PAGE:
All Things Shining: Reading the Western Classics to Find Meaning in a Secular Age

I began reading the chapter on Nihilism the day after Thanksgiving, or Black Friday. This brilliant philosophical work is worth a deep perusal. The authors explore Homer, Dante, Melville, Kant, David Foster Wallace, Elizabeth Gilbert (Eat Pray Love), Aristotle, Descartes, Shakespeare, and Jesus. Their claim is that we’re spiraling into a dark nihilistic world, but we can prevent our total demise by opening up ourselves to being guided by a polytheistic view (appreciation for the smaller moments, perhaps). We put too much pressure on ourselves to be self-directed, need to give in and join the flow of the universe, let ourselves be directed.
I love any book that has a whole chapter on the amazingness of Moby Dick.
The Quotable Bits (I also love dog-earring a page only to find someone else has done the same thing):

The proper performance of the ritual is therefore motivated by, but also reinforces and strengthens, a deep commitment to the basic Homeric sense of the sacred: that it is the highest form of human excellence to recognize, be amazed by, and be grateful for whatever it is that draws you to act at your best.

Perhaps this is a lesson about the sacred that we are now in a position to appreciate: when things are going at their best, when we are the most excellent version of ourselves that we can be, when we are, for instance, working together with others as one, then our activity seems to be drawn out of us by an external force. These are shining moments in life, wondrous moments that require our gratitude. In those episodes of excellence, no matter the domain, Odysseus’s voice should ring through our heads: “Be silent; curb your thoughts; do not ask questions. This is the work of the Olympians.”

As the great Phaeacian King Alcinous says about Odysseus’s sorrows, “The gods brought this about: for men they wove the web of suffering, that men to come might have a theme to sing.”

That is ultimately why we must lower, or at least shift, our conceit of attainable felicity. For Ahab’s determined monotheism covers up the very real and polytheistic joys that are already to be found right here on earth. If you recognized the kind of joy that is already around you, at least some of the time, then you will see that this is a mood that you have in the here and now. Not forever, and not always. But you can appreciate it when the opportunity presents itself.

The task of the craftsman is not to generate the meaning, but rather to cultivate in himself the skill for discerning the meanings that are already there.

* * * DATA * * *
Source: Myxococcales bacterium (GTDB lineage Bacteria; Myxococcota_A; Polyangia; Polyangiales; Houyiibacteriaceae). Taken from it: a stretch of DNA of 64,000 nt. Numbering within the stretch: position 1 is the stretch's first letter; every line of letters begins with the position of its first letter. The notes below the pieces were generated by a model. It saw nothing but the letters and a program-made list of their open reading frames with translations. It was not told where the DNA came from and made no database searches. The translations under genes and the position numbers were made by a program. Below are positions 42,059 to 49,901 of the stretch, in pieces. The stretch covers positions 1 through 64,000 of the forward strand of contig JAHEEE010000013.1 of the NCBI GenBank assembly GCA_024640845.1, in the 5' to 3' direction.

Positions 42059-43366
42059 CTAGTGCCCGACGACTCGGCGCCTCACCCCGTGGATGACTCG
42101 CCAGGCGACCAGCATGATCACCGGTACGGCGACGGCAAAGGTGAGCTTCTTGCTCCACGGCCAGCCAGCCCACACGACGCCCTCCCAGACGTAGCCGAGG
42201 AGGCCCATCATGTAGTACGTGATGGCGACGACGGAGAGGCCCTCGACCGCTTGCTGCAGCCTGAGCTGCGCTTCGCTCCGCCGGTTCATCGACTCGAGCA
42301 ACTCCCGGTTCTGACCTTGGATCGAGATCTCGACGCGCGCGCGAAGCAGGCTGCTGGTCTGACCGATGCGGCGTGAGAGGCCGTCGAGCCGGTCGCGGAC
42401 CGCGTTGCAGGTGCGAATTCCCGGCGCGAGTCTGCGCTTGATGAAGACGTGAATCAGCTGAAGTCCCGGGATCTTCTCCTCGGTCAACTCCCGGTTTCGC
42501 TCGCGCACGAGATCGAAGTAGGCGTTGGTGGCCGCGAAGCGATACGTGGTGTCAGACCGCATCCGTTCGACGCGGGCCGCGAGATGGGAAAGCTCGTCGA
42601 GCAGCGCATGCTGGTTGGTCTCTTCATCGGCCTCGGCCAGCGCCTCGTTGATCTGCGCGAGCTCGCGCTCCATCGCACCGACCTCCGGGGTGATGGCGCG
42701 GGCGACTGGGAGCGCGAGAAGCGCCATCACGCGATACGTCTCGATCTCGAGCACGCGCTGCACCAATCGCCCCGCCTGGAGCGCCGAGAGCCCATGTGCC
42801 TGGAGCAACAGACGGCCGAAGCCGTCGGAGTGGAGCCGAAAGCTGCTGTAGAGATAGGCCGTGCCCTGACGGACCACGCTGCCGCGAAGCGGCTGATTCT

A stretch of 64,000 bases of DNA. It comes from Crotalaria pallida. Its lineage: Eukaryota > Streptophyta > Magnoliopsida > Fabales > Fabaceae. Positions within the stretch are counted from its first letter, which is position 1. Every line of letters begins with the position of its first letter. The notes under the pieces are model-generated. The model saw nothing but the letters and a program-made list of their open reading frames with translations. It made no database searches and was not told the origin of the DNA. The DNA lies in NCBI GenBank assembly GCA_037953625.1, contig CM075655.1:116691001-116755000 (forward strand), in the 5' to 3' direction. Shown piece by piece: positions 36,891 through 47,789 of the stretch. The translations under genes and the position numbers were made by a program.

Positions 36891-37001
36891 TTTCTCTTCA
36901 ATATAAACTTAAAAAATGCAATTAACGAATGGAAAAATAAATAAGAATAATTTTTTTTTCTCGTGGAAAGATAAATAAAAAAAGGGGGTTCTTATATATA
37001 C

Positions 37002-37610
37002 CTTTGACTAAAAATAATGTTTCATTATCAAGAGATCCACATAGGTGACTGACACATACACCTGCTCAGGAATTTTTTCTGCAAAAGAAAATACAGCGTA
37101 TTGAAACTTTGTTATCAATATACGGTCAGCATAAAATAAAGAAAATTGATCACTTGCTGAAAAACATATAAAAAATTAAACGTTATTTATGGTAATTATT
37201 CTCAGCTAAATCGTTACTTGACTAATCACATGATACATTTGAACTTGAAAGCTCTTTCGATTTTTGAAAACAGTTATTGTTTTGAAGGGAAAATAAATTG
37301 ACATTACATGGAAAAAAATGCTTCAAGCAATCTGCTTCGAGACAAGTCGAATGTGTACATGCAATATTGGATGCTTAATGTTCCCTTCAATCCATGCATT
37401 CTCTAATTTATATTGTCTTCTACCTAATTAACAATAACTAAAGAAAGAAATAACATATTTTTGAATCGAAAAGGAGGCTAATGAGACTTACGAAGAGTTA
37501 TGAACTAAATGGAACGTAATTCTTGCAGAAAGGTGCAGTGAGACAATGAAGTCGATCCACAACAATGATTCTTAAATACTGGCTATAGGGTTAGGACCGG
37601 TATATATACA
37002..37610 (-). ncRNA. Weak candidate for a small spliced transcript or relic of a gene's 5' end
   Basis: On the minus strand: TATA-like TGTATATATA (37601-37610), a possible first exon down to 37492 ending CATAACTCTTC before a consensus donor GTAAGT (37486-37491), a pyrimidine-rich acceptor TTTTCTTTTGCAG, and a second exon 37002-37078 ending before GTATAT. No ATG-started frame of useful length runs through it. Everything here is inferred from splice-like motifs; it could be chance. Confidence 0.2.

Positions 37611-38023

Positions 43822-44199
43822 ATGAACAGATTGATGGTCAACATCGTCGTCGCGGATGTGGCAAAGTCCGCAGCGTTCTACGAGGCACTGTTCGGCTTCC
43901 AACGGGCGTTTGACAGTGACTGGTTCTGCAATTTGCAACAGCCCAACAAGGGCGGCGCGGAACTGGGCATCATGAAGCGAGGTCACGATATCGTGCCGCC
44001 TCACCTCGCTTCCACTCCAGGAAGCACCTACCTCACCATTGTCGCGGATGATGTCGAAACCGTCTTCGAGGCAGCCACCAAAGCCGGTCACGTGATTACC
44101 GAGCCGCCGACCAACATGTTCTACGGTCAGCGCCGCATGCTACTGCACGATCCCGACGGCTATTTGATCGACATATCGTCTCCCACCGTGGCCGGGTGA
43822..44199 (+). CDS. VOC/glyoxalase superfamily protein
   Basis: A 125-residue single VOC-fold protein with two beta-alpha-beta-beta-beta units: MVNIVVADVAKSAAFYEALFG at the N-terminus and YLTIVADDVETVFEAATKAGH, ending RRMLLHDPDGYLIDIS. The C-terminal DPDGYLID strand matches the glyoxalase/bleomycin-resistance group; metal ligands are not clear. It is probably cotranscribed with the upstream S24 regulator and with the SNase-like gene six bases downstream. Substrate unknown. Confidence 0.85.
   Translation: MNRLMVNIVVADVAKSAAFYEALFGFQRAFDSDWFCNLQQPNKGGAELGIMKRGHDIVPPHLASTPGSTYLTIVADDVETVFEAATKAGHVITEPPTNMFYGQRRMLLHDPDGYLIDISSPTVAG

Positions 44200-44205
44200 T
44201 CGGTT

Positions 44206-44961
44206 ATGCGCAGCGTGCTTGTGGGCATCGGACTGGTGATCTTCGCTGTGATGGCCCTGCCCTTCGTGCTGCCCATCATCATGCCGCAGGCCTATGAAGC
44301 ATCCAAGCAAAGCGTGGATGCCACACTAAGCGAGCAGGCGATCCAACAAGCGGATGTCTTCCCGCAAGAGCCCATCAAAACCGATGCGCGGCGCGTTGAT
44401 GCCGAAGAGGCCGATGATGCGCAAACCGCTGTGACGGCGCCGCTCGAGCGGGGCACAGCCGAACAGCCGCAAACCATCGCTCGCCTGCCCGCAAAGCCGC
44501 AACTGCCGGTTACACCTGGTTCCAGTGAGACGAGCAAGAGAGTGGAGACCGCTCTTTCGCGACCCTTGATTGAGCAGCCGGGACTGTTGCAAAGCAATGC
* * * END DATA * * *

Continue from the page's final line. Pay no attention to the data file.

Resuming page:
Alain de Botton’s 6 books of wisdom

“Most philosophy books are incredibly boring (who needs sleeping pills when you could read Hegel or Kant) so you have to choose what you read very carefully. Here are the six books which brought me most pleasure, and even more importantly, wisdom.”

The Essays: Montaigne

Montaigne likes to point out that philosophers don’t know everything, and that they would be a lot wiser if they laughed at themselves a little more. He also writes in a personal and often very frank way designed to shock the prudish. “Kings and philosophers shit, and so do ladies,” he says, “Even on the highest throne in the world, we are seated still upon our arses.”

Letters from a Stoic: Seneca

Seneca belonged to the Stoic school of philosophy, which is all about teaching you how to respond calmly to disaster. We tend to imagine that cheering people up involves saying happy things. But Seneca says the saddest things and strangely enough, he is very consoling. “What need is there to weep over parts of life?” he asks, “The whole of it calls for tears.”

Essays and Aphorisms: Schopenhauer

Arthur Schopenhauer is another great pessimist who makes you feel happier. He makes some brilliant analyses of why love affairs tend to go wrong (he’s perfect to read after a break up). His general drift is that you’d be mad to expect happiness from a relationship.

Twilight of the Idols: Nietzsche

A much misunderstood philosopher, seen as barking mad, but actually very wise and sane. He tells us nice things about the need for struggle in life. No pain, no gain, or as he put it; “That which does not kill you makes you stronger.”

Collected Works: Epicurus

Epicurus was the first philosopher to say that pleasure was the most important thing in life. People took him to mean sensual pleasure and the word “epicurean” has been linked to gluttony ever since. But read the real Epicurus and you’ll see that his idea of pleasure was quite unmaterial; in fact, it was all about having a group of good friends and reading books together outdoors.

The Last Days of Socrates: Plato

Plato recounts the last days of his mentor and teacher Socrates, famously made to drink hemlock by the people of Athens. It’s a tear-jerking account, as the funny and wise Socrates is put to death by his ignorant contemporaries. It’s also a lesson in how to stand up for your beliefs and inspiration for anyone standing up against the will of the majority.

Waiter Rant: Thanks for the Tip–Confessions of a Cynical Waiter